A tribute to the late former President Wee Kim Wee

Jun 2005    

Loss of a great son of Singapore

SINGAPORE has lost a great son. He was great not because he was a top sportsman. Or a respected journalist. An excellent boss. An ambassador par excellence. An endearing President.

He was all of these – and more.

In fact I consider Mr Wee Kim Wee Singapore’s greatest son. Because of his one quality — humility, which is rarely found today.

The media has already written and spoken so eloquently of Mr Wee, who passed away in his home on May 2, 2005. So what more could be said about him?

I want to share briefly some insights of the man who had touched my life as he had with many, many others.

Mr Wee was not a Christian. But his behaviour was like that of a Christian. And there are important lessons we can learn from the man who rose from a clerk to occupy the highest office in the land, and through it all, remained as humble as ever.

Whenever colleagues, friends and others congratulated him on his world scoop on Lt-Gen Suharto’s desire to end Indonesia’s Confrontation against Malaysia, he would say: “I was just doing my job.”

His sensational story was splashed across the front page of The Straits Times of May 2, 1966 (What an uncanny coincidence that Mr Wee should pass away exactly 39 years to the day after he had secured his scoop).

To many of us in The Straits Times newsroom, he started out as a boss, and then became a friend, requesting to be called Kim Wee even after he had become Head of State.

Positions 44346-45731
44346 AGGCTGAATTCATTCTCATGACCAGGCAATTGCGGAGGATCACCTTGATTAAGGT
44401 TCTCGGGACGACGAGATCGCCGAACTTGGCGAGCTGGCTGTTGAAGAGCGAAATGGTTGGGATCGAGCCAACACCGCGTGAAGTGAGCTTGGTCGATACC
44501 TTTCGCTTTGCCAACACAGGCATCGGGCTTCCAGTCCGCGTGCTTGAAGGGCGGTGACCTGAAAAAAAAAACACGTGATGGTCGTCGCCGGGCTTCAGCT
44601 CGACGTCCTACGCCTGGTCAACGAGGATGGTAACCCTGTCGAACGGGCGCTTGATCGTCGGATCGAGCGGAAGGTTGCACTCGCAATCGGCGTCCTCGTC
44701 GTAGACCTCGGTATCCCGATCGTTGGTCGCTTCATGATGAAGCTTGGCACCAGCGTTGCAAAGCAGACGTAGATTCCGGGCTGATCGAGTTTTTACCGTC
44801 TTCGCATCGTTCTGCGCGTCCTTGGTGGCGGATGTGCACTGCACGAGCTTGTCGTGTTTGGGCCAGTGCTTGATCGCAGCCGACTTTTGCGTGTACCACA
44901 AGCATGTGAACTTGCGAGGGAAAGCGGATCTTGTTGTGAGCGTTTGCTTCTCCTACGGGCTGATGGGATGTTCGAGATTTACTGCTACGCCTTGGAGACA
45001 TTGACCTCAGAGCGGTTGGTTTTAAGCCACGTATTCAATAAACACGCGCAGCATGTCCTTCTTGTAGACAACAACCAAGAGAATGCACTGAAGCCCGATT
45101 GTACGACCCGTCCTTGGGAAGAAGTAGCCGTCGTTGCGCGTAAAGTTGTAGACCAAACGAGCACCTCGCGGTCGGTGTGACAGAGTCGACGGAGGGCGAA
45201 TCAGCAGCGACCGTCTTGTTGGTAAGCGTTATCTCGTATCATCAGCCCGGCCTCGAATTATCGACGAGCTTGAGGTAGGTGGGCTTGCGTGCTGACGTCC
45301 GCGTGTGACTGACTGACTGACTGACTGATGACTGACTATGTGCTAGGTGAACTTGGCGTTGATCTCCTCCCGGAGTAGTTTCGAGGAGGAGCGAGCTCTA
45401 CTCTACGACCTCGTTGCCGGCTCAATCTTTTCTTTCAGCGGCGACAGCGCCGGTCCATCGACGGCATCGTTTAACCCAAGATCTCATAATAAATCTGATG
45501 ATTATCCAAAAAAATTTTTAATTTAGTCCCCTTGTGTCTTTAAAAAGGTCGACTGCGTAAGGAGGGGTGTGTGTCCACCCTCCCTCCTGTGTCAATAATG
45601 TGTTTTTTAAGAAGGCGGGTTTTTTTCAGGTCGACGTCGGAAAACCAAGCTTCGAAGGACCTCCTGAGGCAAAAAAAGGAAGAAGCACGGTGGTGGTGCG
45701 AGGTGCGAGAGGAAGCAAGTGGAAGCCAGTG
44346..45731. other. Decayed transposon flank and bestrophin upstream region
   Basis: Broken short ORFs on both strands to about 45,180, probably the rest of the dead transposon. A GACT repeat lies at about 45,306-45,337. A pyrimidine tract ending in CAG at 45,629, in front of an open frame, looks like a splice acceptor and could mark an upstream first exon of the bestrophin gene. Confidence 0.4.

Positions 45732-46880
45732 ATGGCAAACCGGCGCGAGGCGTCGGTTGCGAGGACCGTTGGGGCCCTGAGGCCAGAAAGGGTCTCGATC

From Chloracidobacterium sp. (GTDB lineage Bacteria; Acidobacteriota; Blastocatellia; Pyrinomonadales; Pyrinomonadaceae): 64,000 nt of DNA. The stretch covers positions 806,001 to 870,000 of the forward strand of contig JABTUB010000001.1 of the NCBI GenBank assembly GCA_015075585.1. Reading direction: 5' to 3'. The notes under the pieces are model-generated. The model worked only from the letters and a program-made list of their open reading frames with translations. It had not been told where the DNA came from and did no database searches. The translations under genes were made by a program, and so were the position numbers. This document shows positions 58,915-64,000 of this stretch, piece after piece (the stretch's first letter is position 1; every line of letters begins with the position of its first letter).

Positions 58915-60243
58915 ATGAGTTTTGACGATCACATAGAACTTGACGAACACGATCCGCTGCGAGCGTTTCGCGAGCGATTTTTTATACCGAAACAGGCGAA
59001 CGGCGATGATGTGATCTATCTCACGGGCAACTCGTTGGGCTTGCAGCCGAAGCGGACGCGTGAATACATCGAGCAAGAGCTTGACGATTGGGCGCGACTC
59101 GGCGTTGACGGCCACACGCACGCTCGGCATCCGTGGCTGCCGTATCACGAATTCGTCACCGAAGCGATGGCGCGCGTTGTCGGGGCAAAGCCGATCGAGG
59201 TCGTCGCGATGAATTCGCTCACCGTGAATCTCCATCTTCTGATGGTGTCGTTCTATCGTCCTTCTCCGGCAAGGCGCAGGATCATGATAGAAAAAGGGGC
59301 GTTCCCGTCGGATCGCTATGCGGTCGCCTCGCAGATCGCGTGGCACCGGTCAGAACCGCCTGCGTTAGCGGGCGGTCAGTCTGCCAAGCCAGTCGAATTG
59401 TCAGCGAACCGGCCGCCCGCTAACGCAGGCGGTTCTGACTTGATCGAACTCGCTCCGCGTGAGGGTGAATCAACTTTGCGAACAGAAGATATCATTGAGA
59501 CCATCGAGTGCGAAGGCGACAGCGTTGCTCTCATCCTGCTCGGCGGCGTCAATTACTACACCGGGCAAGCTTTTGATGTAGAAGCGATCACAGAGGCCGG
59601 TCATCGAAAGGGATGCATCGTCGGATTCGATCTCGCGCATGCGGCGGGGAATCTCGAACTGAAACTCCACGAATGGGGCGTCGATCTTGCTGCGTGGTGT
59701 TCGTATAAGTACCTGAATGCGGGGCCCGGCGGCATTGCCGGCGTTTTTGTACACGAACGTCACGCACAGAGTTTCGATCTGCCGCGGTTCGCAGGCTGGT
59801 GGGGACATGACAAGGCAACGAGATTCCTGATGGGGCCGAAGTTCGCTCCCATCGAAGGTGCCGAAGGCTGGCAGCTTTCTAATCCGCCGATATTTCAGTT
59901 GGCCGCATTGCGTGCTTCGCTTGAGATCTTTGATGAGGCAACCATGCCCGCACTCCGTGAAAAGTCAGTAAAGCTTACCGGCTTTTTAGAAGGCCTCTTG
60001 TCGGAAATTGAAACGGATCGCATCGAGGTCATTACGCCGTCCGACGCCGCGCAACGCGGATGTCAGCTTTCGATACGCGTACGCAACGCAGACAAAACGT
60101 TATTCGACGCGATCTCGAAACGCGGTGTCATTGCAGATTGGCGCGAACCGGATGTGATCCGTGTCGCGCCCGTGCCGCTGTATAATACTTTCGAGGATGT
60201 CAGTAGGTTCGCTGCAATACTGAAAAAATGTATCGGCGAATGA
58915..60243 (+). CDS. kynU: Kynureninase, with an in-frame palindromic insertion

On the evening before he left The Straits Times to take up his first high-level appointment as High Commissioner to Malaysia, he went around to shake hands and bid farewell to colleagues. His parting shot: “If you are heading for KL, let me know and look me up.”

Lesson No. 1: Be humble. When I first met Mr Wee at his office at a job interview in the early 1960s, he told me there was no vacancy. “We’ll call you when there’s a vacancy,” he told me. “Meanwhile, you go and pick up typewriting and shorthand writing skills, they will stand you in good stead.” I thought that was the end of my dream to be a journalist. But, true to his word, three months later, his secretary Mrs Mitchell called me for a second interview, and Mr Wee gave me the job of a reporter.

Lesson No. 2: Be truthful. Once when Straits Times reporters were asked to record pens, notebooks and other office stationery taken for use, I was one of those who protested vehemently. Mr Wee called me to his room and said: “Every office item taken has to be recorded. Even a 30-cent BIC ballpoint pen has to be recorded. These items don’t belong to you, they are bought by the company for your use, and they have to be accounted for.”

Lesson No. 3: Have integrity. Several times during our Conversational National Language class at our Times House office Mr Wee would urge those of us who were more at home with the language to help the less proficient colleagues.

He was concerned that they could not cope with the lessons and he would deliberately converse with colleagues in the National Language in class to help them gain confidence.

A Peranakan, Mr Wee naturally had a flair for the language, and he would assist Che-gu in explaining the intricacies of the language.

Lesson No. 4: Be caring. The Singapore media was spot on in calling him a People’s President.

So, farewell, Mr Wee (I think I should address him that way and not Kim Wee), and thank you for teaching us to be humble.

Peter Teo is the Editor of Methodist Message.


‘To many of us in The Straits Times newsroom, he started out as a boss, and then became a friend, requesting to be called Kim Wee even after he had become Head of State.’


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